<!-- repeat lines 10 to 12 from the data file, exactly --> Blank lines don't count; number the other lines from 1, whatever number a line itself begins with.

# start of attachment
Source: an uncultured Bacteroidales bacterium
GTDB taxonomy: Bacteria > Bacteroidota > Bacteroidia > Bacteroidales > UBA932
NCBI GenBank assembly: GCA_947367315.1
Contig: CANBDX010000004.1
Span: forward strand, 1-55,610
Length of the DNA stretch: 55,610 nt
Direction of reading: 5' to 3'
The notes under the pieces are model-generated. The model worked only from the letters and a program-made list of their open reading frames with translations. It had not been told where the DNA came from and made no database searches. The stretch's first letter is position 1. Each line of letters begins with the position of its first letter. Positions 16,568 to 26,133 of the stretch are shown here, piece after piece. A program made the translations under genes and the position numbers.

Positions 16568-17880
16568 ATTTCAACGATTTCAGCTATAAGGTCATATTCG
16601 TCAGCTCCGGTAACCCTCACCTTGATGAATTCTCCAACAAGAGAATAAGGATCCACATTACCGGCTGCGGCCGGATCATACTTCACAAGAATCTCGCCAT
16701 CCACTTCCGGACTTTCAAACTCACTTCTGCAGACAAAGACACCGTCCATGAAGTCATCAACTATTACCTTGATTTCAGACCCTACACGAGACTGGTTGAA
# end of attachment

16568 ATTTCAACGATTTCAGCTATAAGGTCATATTCG
16601 TCAGCTCCGGTAACCCTCACCTTGATGAATTCTCCAACAAGAGAATAAGGATCCACATTACCGGCTGCGGCCGGATCATACTTCACAAGAATCTCGCCAT
16701 CCACTTCCGGACTTTCAAACTCACTTCTGCAGACAAAGACACCGTCCATGAAGTCATCAACTATTACCTTGATTTCAGACCCTACACGAGACTGGTTGAA